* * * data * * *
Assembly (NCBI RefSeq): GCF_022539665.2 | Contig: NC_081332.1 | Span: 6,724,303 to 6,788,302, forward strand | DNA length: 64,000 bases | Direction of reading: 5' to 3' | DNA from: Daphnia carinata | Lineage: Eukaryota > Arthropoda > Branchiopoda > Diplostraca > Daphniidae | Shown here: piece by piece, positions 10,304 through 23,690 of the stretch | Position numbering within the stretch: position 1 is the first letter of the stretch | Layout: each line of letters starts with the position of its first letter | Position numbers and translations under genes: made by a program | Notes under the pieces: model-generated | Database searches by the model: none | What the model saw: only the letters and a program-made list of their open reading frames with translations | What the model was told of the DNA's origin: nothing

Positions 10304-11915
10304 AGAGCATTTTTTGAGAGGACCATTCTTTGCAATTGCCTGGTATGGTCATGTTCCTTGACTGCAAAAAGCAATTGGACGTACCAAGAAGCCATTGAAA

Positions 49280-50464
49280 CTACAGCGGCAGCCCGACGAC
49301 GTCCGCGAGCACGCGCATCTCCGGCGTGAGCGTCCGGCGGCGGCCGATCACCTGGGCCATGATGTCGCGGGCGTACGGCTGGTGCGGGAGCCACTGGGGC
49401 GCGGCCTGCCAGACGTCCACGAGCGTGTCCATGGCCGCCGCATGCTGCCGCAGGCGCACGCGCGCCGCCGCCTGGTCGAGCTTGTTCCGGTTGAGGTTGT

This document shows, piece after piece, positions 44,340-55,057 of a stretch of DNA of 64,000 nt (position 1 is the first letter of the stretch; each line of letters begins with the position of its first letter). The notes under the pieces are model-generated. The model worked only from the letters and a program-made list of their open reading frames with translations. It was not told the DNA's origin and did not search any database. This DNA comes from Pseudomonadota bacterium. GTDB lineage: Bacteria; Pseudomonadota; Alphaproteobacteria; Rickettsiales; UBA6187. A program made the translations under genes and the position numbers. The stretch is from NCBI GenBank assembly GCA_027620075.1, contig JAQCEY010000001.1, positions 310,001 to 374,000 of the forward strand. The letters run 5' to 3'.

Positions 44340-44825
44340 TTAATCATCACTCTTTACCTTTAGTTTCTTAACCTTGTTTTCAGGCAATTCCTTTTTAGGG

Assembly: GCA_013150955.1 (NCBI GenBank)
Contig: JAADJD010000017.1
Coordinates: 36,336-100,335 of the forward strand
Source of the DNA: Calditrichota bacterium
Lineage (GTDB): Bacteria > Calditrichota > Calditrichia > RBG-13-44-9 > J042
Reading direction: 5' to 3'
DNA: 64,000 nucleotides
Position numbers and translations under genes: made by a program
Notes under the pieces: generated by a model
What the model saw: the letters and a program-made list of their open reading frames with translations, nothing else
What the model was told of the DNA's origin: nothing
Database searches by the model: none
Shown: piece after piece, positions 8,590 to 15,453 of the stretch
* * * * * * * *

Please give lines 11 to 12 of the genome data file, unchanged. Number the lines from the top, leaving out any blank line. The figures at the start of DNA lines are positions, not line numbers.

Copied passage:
Assembly: GCA_013150955.1 (NCBI GenBank)
Contig: JAADJD010000017.1